YouTube is about to begin giving the power to offer up non-skippable advertisements to a lot more of its creator community.
In the past, YouTube has only allowed a select few partners to turn on non-skippable ads, but that option will now be open to its entire YouTube Partner Program.
According to a video posted by YouTube’s Creator Insider, the non-skippable ads should provide creators with a little more ad money. The video, which was posted last week, said the wider rollout for the feature will kick off in about one week. Creators that are already monetizing video through YouTube’s skippable TrueView ads will have the option to go back and turn on non-skippable ads for those videos.
Creator dashboards will also now include new analytics showing revenue breakdowns and audience engagement from non-skippable ads.
YouTube’s non-skippable video ad format can show up as pre-, mid-, or post-roll while viewing partner content. As of January 2018, non-skippable ads on desktop and mobile devices can be up to 15-20 seconds long (depending on where the viewer is based).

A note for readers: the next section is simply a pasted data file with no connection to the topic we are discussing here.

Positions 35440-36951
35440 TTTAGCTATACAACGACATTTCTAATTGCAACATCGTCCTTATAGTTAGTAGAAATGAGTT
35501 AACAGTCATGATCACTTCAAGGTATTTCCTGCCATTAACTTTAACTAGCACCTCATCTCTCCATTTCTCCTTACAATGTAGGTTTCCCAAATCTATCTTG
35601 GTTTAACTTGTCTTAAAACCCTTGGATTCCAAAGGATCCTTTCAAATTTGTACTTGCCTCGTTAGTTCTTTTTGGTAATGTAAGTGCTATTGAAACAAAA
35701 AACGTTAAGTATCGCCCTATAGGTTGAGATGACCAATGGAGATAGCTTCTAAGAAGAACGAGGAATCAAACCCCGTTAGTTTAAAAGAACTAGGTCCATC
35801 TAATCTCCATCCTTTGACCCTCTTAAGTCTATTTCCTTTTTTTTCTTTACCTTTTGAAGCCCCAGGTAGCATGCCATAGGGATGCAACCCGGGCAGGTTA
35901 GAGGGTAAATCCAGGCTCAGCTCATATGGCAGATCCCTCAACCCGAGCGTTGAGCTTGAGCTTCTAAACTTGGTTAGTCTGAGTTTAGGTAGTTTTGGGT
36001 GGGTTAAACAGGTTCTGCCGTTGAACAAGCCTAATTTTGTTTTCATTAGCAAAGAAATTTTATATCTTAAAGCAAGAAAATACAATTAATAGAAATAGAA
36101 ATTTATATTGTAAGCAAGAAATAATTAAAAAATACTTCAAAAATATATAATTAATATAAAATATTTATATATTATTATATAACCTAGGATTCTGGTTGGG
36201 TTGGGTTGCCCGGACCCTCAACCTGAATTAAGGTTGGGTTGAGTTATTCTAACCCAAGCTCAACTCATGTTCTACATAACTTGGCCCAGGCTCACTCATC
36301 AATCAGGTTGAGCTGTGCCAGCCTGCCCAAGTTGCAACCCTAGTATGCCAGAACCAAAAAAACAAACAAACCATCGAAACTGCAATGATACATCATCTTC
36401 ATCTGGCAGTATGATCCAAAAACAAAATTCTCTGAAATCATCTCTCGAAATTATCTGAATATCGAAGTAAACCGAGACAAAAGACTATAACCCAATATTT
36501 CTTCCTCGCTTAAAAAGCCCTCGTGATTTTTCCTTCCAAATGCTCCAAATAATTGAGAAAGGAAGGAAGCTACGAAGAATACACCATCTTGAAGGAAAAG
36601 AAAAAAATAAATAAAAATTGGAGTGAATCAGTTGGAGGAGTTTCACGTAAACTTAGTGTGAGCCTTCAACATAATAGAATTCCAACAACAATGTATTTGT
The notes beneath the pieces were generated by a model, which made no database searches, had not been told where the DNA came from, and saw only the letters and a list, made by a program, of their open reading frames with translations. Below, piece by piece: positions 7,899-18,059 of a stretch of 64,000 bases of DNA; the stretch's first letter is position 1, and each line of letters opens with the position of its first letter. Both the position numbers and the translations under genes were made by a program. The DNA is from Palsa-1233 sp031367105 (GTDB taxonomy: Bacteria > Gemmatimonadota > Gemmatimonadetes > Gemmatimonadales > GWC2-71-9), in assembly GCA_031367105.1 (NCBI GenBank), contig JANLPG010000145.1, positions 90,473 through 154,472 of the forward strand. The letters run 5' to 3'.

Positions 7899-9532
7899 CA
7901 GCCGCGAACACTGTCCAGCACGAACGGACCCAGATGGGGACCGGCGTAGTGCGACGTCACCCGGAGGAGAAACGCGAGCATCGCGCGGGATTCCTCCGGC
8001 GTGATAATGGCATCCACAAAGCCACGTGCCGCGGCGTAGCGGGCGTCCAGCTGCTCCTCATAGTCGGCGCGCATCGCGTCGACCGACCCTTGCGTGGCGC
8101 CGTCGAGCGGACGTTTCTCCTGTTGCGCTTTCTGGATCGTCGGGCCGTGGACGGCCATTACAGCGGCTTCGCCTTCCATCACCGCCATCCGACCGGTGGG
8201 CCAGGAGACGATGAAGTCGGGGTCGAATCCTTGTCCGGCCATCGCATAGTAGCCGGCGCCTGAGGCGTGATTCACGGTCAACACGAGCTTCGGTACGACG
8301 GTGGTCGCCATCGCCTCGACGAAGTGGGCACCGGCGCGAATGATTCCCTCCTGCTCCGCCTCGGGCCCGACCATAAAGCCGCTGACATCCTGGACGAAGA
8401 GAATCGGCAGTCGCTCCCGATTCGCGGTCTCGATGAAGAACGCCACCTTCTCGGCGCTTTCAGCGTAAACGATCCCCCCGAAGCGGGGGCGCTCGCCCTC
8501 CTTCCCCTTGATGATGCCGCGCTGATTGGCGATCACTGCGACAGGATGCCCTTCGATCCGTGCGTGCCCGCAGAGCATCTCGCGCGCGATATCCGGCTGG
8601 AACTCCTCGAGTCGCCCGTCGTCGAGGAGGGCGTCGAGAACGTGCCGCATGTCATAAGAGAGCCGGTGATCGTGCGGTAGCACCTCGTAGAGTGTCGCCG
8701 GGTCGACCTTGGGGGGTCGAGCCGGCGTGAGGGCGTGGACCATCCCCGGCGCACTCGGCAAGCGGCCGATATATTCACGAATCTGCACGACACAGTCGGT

YouTube decides the best time to serve non-skippable video ads based on a range of signals, including content type and how a user discovered the video.
For users, the expanded access to non-skippable ads means many will have to wait longer than the typical five seconds before an ad can be skipped and a video can be viewed.
For YouTube, the growth in non-skippable ads comes after the platform has had to work to restore marketer confidence following concerns over ads playing in front of inappropriate content.
Earlier this year, YouTube CEO Susan Wojcicki said YouTube is using artificial intelligence and 10,000 staffers to identify offensive content.
“There is no playbook for how open platforms operate at our scale,” she said. “But it’s critical that we’re on the right side of history.”
In May, YouTube said 1.8 billion registered users were watching content on the platform each month, which is up from the 1.5 billion registered user stat YouTube shared in the middle of 2017.